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6.4-magnitude earthquake hits Northern California


A 6.4-magnitude earthquake rocked parts of Northern California early Tuesday, knocking out power for thousands, causing widespread damage and leaving at least two people injured, officials said.

The quake hit at a depth of 10 miles just after 2:30 a.m. PST near Eureka in Humboldt County, the U.S. Geological Survey said. It struck around 7.4 miles west-southwest of Ferndale, the agency said.

More than a dozen smaller earthquakes appeared to hit parts of the region afterward, it said.

At least two people were injured, the Humboldt County Sheriff’s Office said. One person broke their hip and another sustained a head injury, it said.

Nearly 72,000 homes and businesses throughout Humboldt County were still without power by 9:10 a.m. PST, Pacific Gas and Electric reported.

“Power is out across the county,” Humboldt County’s Office of Emergency Services said in a tweet, adding: “DO NOT CALL 911 UNLESS YOU ARE EXPERIENCING AN IMMEDIATE EMERGENCY.”

The county sheriff’s office said widespread damage to roads and homes had been reported across the county as it warned residents to “be prepared for aftershocks” and to check gas and water lines for damage or leaks.

“Exercise caution if traveling,” it added.

A section of the historic Fernbridge in Ferndale was closed due to “possible seismic damage,” the California Department of Transportation said. In a photo it shared online, cracks could be seen on the bridge.

Mike Shapiro, a car salesman from Eureka, said Tuesday’s quake jarred him awake before knocking him down.

“I got up, took two steps and ended up on the floor. The second jolt just took my feet out from under me,” Shapiro, 54, told NBC News. “I”m fine, just spent three hours picking up broken glass.”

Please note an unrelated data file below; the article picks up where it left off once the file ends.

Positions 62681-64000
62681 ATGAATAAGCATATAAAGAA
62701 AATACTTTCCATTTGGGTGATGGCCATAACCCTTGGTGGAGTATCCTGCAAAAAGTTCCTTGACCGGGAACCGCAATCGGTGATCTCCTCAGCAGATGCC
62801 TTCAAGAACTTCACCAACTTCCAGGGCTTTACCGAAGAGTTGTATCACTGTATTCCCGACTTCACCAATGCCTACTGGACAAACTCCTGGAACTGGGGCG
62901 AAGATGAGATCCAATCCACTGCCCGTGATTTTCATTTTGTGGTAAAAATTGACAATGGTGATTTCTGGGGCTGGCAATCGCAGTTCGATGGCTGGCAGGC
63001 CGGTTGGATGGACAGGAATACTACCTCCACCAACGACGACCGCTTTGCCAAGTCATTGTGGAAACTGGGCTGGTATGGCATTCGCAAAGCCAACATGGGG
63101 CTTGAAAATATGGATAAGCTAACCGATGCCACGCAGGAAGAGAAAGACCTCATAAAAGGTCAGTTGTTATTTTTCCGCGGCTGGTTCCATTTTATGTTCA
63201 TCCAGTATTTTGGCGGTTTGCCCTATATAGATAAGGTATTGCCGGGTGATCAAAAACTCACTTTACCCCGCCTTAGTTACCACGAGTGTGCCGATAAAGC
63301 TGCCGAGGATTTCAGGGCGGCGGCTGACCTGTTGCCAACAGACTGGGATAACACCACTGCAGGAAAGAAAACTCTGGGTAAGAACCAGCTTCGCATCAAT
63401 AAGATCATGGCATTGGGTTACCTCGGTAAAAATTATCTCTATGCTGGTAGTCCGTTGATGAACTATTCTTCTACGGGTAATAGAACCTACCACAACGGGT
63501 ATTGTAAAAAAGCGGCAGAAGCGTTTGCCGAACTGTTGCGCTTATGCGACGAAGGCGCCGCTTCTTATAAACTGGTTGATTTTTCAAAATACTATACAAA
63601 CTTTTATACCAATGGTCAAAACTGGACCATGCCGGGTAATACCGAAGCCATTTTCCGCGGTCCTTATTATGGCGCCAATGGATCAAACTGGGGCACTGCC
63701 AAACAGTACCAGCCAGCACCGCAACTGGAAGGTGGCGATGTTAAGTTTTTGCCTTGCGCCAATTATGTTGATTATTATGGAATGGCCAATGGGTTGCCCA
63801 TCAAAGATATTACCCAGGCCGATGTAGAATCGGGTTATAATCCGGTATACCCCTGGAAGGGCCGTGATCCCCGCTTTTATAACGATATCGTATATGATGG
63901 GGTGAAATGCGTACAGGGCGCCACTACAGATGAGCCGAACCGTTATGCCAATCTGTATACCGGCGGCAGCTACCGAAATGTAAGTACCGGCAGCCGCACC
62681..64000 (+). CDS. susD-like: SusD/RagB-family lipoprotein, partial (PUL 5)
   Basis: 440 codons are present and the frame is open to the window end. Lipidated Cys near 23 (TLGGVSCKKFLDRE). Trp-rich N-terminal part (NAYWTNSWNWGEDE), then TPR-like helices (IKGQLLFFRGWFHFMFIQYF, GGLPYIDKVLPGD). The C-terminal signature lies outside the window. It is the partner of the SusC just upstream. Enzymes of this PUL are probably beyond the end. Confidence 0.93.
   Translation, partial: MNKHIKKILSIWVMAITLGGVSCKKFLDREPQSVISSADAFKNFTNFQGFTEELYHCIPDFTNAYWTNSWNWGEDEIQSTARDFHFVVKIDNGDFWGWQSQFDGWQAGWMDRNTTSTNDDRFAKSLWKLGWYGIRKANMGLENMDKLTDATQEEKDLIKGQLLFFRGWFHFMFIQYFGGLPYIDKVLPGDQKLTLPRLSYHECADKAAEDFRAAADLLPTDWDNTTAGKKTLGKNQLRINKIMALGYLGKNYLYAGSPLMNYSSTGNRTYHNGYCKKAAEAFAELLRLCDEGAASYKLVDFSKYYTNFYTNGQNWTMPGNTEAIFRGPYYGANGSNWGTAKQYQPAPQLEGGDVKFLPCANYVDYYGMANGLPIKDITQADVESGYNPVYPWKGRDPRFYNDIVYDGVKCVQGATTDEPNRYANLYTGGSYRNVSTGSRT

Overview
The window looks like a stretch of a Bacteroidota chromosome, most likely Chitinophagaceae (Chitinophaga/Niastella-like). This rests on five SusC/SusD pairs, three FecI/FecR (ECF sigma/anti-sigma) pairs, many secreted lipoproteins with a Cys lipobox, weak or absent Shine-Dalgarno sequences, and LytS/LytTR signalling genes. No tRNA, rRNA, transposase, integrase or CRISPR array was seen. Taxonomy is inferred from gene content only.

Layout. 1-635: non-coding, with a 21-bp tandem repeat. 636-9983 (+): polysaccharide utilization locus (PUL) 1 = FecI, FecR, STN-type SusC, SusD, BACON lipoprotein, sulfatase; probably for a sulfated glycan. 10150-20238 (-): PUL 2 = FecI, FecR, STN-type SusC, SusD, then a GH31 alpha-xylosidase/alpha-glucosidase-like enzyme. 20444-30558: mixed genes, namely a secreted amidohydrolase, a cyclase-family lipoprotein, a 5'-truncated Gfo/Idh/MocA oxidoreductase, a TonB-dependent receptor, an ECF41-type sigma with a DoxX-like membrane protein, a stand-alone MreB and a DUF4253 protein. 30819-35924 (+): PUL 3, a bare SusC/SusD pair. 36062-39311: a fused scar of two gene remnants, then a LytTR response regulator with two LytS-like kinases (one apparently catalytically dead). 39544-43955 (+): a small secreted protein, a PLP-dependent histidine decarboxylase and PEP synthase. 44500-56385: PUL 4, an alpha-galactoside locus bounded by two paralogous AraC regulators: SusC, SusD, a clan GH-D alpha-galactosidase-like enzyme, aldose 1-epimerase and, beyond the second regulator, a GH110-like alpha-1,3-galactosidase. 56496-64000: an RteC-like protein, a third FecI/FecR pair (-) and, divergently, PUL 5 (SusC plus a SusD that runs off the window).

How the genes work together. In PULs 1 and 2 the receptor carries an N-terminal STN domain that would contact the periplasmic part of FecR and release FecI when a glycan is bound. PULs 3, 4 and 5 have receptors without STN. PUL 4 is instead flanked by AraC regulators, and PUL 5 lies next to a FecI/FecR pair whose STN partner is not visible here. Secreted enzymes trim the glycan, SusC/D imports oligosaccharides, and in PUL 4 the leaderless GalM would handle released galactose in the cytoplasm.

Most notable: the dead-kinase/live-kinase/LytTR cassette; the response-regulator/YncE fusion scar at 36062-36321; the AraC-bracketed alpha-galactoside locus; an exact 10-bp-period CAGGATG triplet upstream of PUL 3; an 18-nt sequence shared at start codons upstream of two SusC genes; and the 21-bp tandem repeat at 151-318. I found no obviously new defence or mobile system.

Shapiro vividly recalled the 1992 Cape Mendocino Earthquakes and said he’s dutifully strapped down furniture and appliances ever since.

“Earthquakes generally don’t make me nervous, but this one made me nervous,” Shapiro said. “I’m just glad everything was strapped down, nothing fell on us.”

There was no threat of a tsunami in connection with the earthquake as of early Tuesday, the National Weather Service’s tsunami warning system said.

A number of people said on social media that they were woken up by the MyShake earthquake warning app on their cellphones.

A seismologist with the USGS said people living near the coast reported feeling “significant shaking.” They said people could expect to see minor damage, including things falling off shelves, and could possibly see foundational damages.

The quake comes almost exactly a year after a 6.2-magnitude earthquake struck offshore in the Cape Mendocino area of Northern California on Dec. 21 last year. No major damage or injures were reported in connection with that quake.

That earthquake had struck at a depth of 5.6 miles in the Pacific Ocean, about 24 miles west of the small community of Petrolia along the rocky wilderness of California’s Lost Coast region in Humboldt County, the Geological Survey and the Humboldt County Sheriff’s Department said at the time.

Joe Studley, Colin Sheeley and David K. Li contributed.





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